In the 90’s, video killed the radio star. Right now, digital tech is doing a number on whole sections of the traditional, too-stuck-in-their-ways-to-change music industry. Digital, then social, and now mobile media has shifted the power away from big corporations (like the now defunct HMV) and given it back to the fans. For the music biz, thanks to iTunes, Pandora, Spotify and YouTube, Darwinism is in digital flight.
I talk about the Age of “Now”, and music is at the heart of this super shift. Tunes on the device you want, when you want, where you want, how you want, at a price you can believe in – all this is the way it was meant be. It’s a zone where the most rabid fans can discover dozens of new bands every week, share them with their friends in real-time and move on to the next big thing – all for the price of a monthly Spotify subscription. Never mind the amped opportunity for anyone to become a musician in these digital days.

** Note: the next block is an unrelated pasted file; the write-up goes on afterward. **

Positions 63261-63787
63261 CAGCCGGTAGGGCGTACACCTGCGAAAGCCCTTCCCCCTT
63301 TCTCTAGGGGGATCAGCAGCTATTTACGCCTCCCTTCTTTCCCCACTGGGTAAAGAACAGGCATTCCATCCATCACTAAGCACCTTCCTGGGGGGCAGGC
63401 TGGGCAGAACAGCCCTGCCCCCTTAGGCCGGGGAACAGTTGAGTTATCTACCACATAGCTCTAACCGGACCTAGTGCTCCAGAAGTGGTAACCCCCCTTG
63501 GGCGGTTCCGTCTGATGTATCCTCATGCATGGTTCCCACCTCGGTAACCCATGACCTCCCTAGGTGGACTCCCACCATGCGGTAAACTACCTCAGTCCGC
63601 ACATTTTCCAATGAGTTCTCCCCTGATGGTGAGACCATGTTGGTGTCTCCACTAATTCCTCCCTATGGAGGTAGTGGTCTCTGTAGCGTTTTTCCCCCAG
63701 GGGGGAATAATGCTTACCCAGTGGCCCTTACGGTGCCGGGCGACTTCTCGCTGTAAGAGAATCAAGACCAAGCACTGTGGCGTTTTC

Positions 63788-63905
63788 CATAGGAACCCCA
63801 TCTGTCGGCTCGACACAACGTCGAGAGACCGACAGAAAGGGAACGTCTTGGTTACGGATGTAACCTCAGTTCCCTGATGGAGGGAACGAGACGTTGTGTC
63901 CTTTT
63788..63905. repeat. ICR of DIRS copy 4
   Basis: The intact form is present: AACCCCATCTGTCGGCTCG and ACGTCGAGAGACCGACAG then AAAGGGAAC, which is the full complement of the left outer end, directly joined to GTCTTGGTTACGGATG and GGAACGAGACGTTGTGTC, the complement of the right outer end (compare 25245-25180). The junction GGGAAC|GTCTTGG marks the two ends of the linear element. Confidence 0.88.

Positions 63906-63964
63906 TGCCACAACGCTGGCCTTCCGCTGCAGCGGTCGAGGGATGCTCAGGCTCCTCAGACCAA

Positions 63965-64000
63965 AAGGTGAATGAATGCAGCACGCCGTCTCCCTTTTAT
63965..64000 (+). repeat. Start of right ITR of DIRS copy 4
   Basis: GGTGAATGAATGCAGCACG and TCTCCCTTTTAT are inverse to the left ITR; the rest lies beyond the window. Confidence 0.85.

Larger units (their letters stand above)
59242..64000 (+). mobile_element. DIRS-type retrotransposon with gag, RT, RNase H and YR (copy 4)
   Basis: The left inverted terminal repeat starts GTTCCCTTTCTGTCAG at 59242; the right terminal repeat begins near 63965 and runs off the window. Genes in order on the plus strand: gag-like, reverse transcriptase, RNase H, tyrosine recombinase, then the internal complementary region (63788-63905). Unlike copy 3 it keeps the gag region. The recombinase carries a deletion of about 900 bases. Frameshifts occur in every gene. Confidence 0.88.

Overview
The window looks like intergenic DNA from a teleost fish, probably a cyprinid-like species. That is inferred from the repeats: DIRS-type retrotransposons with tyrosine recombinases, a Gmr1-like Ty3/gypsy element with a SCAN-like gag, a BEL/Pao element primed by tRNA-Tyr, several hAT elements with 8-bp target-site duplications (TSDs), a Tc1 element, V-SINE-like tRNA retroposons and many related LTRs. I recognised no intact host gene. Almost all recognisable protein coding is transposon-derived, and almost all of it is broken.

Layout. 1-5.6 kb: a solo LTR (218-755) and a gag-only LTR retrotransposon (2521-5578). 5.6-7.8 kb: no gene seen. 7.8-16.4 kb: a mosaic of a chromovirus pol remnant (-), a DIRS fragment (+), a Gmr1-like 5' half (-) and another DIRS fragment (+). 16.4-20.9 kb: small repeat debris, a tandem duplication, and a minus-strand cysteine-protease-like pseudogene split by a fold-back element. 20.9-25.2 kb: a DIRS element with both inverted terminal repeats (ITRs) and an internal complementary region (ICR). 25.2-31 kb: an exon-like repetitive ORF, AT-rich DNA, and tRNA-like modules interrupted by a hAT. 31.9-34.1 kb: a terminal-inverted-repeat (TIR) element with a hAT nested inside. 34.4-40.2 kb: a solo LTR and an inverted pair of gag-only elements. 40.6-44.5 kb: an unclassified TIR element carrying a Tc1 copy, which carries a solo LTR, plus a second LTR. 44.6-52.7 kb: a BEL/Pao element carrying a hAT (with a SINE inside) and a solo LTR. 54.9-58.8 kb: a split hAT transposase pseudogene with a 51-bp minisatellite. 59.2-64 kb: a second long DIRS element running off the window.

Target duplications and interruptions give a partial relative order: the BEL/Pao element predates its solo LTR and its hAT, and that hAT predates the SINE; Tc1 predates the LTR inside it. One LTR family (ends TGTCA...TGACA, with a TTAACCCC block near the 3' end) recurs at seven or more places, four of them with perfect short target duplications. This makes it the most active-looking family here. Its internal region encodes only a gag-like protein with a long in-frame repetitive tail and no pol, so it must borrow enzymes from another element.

For professionals in the music industry, it’s quite the challenge. Nothing is like it was 10 short years ago, and every time things seem to settle down, a new technology shuffles the deck. For record execs (the one’s that still exist!), aspiring musicians and brands, it’s about getting in sync, joining the conversation, and answering that question of audience questions: How will you improve my life?
The more we have quantity, the more we want quality. The personal ‘my way’ music gig seems set to continue, from music based on your location or current actions (e.g. Songza/Project Now from Reality Jockey) to music based on your heartbeat, and beyond. Taking a bath? We know what you wanna hear. Working out? Here’s some heavy metal to jam to. Rainy in New York eh - how about some Coldplay? Know how you feel, boom!